If, like us, you’ve been taking advantage of the long summer days to do some cleaning and organizing around your home or business, we’ve got some items to add to your checklist! For even the most organized of businesses and homeowners, there’s one thing that always gets us: Paperwork. While it may be tempting to gather up all the old paperwork you don’t need and throw it into the recycle, certain documents need to be shredded. This is important not just for your own personal safety, but also for company liability. Here are a few commonly recycled items that should be shredded.
For Businesses: Know Your Responsibilities
If you own a business, you’re responsible for knowing what you need to keep, and for how long. While the 7-year rule of paperwork is a good starting point, some documents should be kept much longer. Any documents relating to employee records, property records, bank, financial, or tax documents should be stored for safekeeping. Your business attorney and CPA can answer more specific questions about what you need to save. Before we move on to good documents to shred, it’s important for you, as a business owner, to be responsible with the paperwork you need saved. Washington State has some of its own regulations on this, so you can start there.
Cleaning Checklist: Always Save These
With our disclaimer for businesses out of the way, here are documents that you may be tempted to recycle or shred that you should consider saving, even as an individual. When creating your cleaning checklist, make a note of what to look for when going through your paperwork. A few of the more obvious choices for saving–documents like birth and death certificates, and home deeds–should be kept somewhere safe. But for some less obvious documents, to save or to shred depends on the document’s age. Washington State has a detailed guide on this, but we’ll highlight it for you here.
Many documents need saving for a certain time period. Anything related to taxes, mortgage, or business expenses should be saved for at least seven years. Laws for the IRS and mortgage companies allow them a generous window to pursue you for problems, such as underreporting income. You’re safest when you have proper documentation if you find yourself in a dispute.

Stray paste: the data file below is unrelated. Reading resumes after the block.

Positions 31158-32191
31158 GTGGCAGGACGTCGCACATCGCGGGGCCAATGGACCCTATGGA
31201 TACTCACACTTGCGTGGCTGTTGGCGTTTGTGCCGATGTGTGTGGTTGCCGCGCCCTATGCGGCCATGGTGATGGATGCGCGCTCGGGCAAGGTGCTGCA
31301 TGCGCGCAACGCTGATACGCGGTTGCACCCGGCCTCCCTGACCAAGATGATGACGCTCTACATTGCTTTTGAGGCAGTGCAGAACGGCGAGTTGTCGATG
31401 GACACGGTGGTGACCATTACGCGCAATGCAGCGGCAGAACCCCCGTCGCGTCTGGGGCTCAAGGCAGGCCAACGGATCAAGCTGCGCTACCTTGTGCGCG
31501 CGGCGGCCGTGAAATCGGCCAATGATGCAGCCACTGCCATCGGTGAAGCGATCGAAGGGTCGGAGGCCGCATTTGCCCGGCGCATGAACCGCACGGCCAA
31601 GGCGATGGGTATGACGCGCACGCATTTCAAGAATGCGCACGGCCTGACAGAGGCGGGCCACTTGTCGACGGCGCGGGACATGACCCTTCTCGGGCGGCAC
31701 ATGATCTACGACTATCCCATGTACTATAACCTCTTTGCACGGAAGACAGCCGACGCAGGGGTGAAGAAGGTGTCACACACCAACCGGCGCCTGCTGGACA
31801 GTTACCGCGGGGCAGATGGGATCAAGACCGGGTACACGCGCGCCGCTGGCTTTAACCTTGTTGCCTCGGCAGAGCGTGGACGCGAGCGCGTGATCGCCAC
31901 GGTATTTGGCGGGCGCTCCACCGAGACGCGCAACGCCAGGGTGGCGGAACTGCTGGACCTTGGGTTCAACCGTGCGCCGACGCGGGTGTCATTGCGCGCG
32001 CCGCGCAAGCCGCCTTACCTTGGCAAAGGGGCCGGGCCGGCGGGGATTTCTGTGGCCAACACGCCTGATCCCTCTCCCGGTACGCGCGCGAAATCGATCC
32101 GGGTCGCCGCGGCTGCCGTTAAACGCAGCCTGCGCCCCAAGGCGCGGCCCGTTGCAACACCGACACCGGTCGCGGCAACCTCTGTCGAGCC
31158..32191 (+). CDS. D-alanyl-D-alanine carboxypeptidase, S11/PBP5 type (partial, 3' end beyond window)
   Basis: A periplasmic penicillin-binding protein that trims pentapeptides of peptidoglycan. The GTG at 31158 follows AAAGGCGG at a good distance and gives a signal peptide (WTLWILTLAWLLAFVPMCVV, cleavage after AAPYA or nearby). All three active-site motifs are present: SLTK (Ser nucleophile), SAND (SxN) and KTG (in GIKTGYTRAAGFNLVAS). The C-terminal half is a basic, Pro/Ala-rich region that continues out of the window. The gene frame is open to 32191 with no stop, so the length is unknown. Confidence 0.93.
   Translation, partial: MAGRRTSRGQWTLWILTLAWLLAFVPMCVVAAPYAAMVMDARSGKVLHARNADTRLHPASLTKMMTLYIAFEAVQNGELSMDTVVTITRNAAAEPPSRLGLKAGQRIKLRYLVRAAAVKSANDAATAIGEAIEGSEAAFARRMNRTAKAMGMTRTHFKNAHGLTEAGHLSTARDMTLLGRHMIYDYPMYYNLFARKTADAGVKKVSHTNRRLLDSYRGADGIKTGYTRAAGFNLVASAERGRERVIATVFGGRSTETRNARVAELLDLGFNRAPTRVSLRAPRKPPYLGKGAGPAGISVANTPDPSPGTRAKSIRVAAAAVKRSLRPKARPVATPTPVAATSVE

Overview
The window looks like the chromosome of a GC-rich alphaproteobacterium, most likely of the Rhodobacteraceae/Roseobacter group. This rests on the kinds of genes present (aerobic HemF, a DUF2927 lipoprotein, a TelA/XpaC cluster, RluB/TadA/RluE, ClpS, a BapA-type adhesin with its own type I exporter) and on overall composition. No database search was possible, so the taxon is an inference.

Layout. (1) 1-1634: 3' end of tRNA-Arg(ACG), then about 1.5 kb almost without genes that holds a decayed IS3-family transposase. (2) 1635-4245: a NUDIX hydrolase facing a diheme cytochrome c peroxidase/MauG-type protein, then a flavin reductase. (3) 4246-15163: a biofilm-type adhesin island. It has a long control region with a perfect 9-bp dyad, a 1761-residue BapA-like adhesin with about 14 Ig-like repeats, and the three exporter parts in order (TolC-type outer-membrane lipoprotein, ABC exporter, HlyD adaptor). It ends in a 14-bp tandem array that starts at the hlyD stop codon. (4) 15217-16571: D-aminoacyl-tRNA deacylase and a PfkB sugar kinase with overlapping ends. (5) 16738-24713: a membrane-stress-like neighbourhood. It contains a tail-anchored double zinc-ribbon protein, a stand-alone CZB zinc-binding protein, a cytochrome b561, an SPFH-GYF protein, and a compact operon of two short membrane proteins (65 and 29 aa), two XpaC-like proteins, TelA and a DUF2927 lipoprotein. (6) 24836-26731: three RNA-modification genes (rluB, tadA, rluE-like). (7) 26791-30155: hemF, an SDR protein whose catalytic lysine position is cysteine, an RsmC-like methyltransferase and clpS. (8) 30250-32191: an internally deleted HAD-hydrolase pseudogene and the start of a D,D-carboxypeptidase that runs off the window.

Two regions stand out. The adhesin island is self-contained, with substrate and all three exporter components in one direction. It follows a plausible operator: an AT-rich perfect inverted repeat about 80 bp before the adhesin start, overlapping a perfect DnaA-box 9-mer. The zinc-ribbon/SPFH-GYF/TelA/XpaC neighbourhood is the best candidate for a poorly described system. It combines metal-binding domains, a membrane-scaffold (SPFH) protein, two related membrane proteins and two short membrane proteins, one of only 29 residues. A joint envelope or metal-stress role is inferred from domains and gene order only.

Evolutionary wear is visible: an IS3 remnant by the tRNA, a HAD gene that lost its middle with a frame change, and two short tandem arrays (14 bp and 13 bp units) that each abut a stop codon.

Smaller, less consequential documents are still good to save for certain periods. Bank statements, medical bills (that have been paid!), insurance records, should be kept for a year. Receipts, warranties, and other records depend on your needs. Remember that if there’s a chance you’ll need proof of documentation later, it’s always better to save!
Shred, Don’t Recycle, These
Anything that you aren’t saving that contains sensitive information should be shredded. If a document contains your social security number, full name and address, phone number, email addresses, birth date, income or household information, shred it. In the wrong hands, this information can be used for identity theft. Identity theft is a nightmare we wouldn’t wish on anyone. When you’re going through your documents, also set aside anything that has a pin number or password attached, or any medical or dental records. Essentially: If it provides any clues about you, your identity, or access to any of your accounts, it’s a risk. As part of your cleaning checklist, put everything that needs to be shredded in one place!
Ready to get shredding? That’s where we can help! As you’re cleaning your paperwork, anything that needs to be shredded can be put into a separate box, crate, or bag. One of the easiest and most fun ways to get rid of your sensitive paperwork is to attend a mobile shredding event! We have shredding events all around Western Washington. Even out to Ocean Shores and up to Port Townsend! Check out our calendar to see what’s coming up near you! If you don’t see an event near you that works with your schedule, you can call our Washington or Oregon office to inquire about alternative shredding options. The more paperwork you have to shred, the easier we can make it compared to shredding yourself at home. That’s why we’re here!